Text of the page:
A story of lust, love and complicated families, Fragrance of the First Flower is screening at this year’s BFI Flare: London LGBTQIA+ Film Festival
BY ELEANOR NOYCE, IMAGE BY BFI FLARE
DIVA: Describe your film in three words!
Youth. Attraction. Courage.
DIVA: Could you tell me a little about your background as a filmmaker? What inspired you to get into film?
I was intrigued by stories and drama at a young age. I started to write and kept writing. After I earned my master’s degree in psychology, my first feature screenplay was made into a film. It was a dream come true and a sign for me to pursue a creative career that I yearned for. I went to CalArts in LA to study film directing. I regard the media of film as a gentle tool to have authentic communication with the world.
DIVA: Could you tell me a little bit about your film?
‘Fragrance of the First Flower’ is a mini-series about the forgotten love between two women. To me, the attraction between women is like fragrance filling the air with no shape or color, hard to describe or identify, but can be felt.
DIVA: What LGBTQI themes does it tackle?
The story is set when Taiwan has illegalized same-sex marriage. In a romantic lens, ‘Fragrance’ explores the fluidity of feminine lust and the future of non-traditional families.
DIVA: What inspired you to make this film?
I have heard many real stories about what happened to the characters in ‘Fragrance of the First Flower,’ but those things remain untold. I think people who have similar experiences, including myself, may feel a sense of understanding to clear up the puzzle through the power of film.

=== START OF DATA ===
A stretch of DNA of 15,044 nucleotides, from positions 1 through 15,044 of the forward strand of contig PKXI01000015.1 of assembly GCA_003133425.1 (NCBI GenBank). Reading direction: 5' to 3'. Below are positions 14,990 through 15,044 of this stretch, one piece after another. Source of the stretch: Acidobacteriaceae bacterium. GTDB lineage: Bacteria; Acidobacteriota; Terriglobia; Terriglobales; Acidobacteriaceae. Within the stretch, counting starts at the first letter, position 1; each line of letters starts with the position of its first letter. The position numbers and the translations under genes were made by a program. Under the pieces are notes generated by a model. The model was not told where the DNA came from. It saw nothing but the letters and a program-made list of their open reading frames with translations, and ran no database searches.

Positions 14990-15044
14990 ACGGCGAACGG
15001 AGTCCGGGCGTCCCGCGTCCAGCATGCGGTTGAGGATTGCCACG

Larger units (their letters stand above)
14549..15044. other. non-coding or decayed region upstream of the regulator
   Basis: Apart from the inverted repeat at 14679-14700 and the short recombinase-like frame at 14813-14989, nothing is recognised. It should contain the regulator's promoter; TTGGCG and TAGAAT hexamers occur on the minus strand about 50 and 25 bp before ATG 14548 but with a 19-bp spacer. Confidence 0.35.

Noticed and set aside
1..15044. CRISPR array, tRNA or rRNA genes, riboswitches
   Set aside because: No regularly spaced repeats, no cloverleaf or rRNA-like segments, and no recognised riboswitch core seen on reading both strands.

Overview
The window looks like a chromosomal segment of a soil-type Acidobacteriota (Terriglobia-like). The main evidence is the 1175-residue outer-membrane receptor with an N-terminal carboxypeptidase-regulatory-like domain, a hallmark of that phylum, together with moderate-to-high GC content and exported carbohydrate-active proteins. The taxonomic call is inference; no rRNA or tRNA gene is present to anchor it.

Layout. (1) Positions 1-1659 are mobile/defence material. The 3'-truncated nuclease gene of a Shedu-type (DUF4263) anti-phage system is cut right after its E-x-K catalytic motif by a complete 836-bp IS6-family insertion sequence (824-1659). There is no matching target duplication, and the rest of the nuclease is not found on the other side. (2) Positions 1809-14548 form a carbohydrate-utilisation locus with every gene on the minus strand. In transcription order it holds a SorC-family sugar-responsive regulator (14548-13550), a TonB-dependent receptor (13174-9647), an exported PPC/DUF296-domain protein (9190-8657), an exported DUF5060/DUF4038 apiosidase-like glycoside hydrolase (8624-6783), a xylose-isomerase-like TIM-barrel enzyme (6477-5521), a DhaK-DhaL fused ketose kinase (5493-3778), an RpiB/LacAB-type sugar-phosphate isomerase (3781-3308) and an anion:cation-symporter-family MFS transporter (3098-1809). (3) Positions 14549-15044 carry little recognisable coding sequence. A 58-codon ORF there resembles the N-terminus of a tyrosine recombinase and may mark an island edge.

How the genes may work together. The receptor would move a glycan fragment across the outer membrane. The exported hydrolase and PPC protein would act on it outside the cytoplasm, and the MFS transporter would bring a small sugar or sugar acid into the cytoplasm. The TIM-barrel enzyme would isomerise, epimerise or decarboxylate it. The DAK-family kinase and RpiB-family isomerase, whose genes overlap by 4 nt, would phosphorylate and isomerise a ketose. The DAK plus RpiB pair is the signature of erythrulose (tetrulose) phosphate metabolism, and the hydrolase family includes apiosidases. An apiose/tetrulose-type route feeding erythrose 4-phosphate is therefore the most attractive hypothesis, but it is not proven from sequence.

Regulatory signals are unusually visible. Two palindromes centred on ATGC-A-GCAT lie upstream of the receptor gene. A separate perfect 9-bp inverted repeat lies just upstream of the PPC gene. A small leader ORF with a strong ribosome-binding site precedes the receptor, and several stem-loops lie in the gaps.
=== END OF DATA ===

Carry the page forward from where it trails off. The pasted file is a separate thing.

DIVA: What does a screening at BFI Flare mean to you?
It means so much to be part of BFI Flare. It’s a huge honor. Personally, the first queer feature film that I wrote was shot in London. It’s the best place to celebrate queer cinema.
DIVA: Who is your favourite LGBTQI on-screen figure, be it a director, an actor or a character?
DIVA: What is the importance of LGBTQI representation on-screen? What do you think the industry could do to improve positive representation?
Having LGBTQI representation both on-screen and behind the scenes would advance the understanding of queer experience. I hope there will be more doors open to more diversity and inclusivity for marginalized voices. Diversity is positive and important in all respects.
DIVA: If you could have audiences take one message from your film, what would it be and why?
No matter when, be true to yourself. It means a lot to you and your beloved ones.
DIVA: Finally: what do you think the future of film looks like?
I don’t want to spoil the sequel. But the future of film would definitely be more uplifting, and everyone will find ways to be brave.
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